Celebrate 21 Years of the Americans with Disability Act, Tuesday, July 26
A Somewhat Secret Place
July 21, 2011
George Bush signed the ADA into law 21 years ago
Starting with San Franciso in 1867 several American cities made it illegal for persons with “unsightly or disgusting” disabilities to appear in public. Their repeals were caused by the ADA: Omaha Nebraska in 1967, Columbus Ohio in 1972, Chicago Illinois in 1974. To read more click here
"People with disabilities represent a critical talent pool that is underserved and underutilized." -- Shirley Davis of SHRM
21 years ago an Act was formulated to afford similar protections for the disabled as those against discrimination by the Civil Rights Act. Disability was defined as "aphysical or mental impairment that substantially limits a major life activity." The Act covered all fields: employment, public transport, accommodation, telecommunications etc. For the complete text of the Americans with Disabilities Act click here
Improved Public spaces
For people with physical disabilties obvious effects are wheelchair access, and operations made to require low Physical Effort. But for mental disabilties the effects are more subtle: design must be easy to understand and tolerant of error and accident to minimize hazard. To find out more click here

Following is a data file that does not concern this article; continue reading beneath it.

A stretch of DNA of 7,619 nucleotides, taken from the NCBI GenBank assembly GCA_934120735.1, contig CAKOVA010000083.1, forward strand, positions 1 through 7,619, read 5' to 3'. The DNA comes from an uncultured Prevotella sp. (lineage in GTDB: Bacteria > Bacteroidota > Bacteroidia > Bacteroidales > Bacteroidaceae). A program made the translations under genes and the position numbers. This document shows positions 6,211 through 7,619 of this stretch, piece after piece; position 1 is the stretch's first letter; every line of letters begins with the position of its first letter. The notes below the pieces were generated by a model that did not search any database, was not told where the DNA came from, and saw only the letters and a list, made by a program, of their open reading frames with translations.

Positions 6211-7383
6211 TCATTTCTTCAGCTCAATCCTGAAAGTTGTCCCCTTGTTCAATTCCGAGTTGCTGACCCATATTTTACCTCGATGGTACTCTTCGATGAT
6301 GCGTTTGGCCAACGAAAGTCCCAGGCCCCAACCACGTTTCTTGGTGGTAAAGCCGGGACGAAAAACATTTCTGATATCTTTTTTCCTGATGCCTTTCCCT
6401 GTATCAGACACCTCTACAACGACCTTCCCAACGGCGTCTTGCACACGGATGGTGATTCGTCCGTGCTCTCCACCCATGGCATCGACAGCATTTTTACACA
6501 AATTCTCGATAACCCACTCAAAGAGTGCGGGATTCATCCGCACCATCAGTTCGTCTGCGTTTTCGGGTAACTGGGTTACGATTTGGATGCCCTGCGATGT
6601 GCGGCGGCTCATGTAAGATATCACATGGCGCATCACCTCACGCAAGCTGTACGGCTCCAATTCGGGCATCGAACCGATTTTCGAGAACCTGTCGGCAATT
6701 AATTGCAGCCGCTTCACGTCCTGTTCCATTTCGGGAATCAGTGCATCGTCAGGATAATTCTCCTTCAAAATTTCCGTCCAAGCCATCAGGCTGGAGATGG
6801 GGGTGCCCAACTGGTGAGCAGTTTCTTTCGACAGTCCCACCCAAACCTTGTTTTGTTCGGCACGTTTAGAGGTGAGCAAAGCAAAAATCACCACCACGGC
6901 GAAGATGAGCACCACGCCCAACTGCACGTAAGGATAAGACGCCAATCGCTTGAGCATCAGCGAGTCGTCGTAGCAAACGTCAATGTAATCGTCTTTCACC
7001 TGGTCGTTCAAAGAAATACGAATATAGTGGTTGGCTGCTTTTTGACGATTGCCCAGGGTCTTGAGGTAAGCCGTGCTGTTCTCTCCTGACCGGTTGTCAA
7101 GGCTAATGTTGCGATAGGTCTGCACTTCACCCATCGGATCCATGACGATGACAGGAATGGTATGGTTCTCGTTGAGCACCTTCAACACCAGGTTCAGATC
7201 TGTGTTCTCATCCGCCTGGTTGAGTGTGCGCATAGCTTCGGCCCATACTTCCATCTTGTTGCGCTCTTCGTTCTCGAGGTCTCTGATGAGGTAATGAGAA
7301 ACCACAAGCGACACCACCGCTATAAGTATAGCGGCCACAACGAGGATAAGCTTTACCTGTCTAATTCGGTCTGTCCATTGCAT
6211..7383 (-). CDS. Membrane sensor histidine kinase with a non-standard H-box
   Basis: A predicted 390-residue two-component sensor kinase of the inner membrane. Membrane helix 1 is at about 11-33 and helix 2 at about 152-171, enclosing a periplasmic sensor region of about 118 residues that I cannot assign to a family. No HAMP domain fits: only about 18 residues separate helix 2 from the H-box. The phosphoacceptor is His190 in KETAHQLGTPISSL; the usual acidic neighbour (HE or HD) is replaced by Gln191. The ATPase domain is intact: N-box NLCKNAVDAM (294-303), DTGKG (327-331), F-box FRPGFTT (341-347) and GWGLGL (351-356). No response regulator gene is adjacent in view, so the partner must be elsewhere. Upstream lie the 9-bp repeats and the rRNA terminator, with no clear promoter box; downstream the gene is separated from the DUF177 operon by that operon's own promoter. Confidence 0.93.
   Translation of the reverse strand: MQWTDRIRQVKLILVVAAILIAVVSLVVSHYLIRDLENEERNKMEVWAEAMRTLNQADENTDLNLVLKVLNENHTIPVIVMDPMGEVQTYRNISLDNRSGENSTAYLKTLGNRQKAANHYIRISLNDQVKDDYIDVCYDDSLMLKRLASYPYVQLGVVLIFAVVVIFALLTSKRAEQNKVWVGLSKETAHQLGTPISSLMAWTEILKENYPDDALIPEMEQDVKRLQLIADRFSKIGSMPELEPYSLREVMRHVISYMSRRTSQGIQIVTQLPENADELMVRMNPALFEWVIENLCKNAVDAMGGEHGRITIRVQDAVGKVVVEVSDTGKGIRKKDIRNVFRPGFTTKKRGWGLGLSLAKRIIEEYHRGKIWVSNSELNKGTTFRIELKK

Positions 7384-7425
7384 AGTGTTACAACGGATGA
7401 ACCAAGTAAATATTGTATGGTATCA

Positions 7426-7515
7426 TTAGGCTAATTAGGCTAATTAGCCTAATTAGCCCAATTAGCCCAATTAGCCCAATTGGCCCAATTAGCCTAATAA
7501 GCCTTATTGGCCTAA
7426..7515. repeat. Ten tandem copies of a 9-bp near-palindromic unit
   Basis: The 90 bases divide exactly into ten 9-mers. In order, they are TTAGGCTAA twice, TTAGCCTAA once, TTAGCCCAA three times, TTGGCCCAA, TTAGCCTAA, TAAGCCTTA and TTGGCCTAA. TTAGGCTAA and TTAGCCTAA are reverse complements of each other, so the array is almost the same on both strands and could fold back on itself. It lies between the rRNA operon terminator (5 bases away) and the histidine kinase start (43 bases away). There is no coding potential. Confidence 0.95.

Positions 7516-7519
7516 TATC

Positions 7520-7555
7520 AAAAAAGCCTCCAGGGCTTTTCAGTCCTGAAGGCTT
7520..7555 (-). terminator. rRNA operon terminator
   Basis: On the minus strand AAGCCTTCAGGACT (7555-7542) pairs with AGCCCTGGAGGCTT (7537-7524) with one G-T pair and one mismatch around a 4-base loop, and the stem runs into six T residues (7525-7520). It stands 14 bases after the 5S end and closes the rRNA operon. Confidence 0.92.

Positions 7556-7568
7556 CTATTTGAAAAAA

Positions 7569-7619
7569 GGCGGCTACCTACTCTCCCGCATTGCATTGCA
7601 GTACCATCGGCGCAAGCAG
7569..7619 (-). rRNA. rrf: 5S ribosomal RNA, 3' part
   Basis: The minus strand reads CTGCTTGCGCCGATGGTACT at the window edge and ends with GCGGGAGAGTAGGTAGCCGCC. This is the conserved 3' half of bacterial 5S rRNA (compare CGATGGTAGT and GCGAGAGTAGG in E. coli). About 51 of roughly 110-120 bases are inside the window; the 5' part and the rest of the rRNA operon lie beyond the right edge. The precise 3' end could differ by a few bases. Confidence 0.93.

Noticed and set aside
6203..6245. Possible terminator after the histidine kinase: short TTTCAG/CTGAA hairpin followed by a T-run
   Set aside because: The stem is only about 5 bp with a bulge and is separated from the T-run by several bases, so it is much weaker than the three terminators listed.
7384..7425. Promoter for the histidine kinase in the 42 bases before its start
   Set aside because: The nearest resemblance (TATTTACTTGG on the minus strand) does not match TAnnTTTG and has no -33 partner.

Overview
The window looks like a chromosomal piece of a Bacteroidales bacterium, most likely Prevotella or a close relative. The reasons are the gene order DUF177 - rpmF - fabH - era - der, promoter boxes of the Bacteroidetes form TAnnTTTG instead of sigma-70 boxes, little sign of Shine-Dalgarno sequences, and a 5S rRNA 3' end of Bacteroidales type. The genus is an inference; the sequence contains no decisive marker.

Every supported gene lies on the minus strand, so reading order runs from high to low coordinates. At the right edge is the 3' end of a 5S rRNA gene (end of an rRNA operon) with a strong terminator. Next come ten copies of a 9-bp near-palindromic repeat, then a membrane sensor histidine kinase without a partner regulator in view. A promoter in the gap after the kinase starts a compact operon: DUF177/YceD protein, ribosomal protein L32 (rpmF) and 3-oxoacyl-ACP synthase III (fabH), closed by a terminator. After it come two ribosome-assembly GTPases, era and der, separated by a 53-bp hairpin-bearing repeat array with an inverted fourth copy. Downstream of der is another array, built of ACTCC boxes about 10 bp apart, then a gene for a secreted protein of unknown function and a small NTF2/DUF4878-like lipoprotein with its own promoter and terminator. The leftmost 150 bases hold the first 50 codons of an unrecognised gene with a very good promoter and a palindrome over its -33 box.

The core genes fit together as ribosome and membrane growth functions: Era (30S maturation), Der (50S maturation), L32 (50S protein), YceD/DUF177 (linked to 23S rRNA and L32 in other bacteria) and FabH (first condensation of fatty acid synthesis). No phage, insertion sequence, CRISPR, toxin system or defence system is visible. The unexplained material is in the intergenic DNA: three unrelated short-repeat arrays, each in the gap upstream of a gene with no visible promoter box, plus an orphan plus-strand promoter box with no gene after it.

Now it's time to Party !
The Americans with Disabilities Act turns 21 and local artists are throwing a celebration called “A Somewhat
This celebration is devoted to the lived-experiences of people with disabilities, so there will be a panel discussion, turning around your experiences and how the ADA law and universal design, inclusion and access impact the everyday lives of people with disabilities.
ADA is turning 21, so there will be cake and drinks! There will be a group drawing and writing activity where guests will be encouraged to have fun leaving their mark in pen or Braille. Free invitations are sent to Kickstarter donors http://kck.st/lXgecM and tickets at the door are two for $21, some discounts available check out A Somewhat Secret Place Facebook w/ @ SomewhatSecret 2!
Facilitator: John Agosta, Vice President of Human Services Research Institute
Bob Joondeph – Executive Director, Disability Rights Oregon
Dean Westwood – Director, Center for Self-Determination at OHSU
Kristi Cule – Self-Advocate, member of the Oregon Council on Developmental Disabilities and Self Advocates as Leaders
Meghan Caughey – Artist, Senior Director of Peer and Wellness Services, Cascadia Behavioral Healthcare
Elesia Ashkenazy – Chapter and Outreach Coordinator, Autistic Self Advocacy Network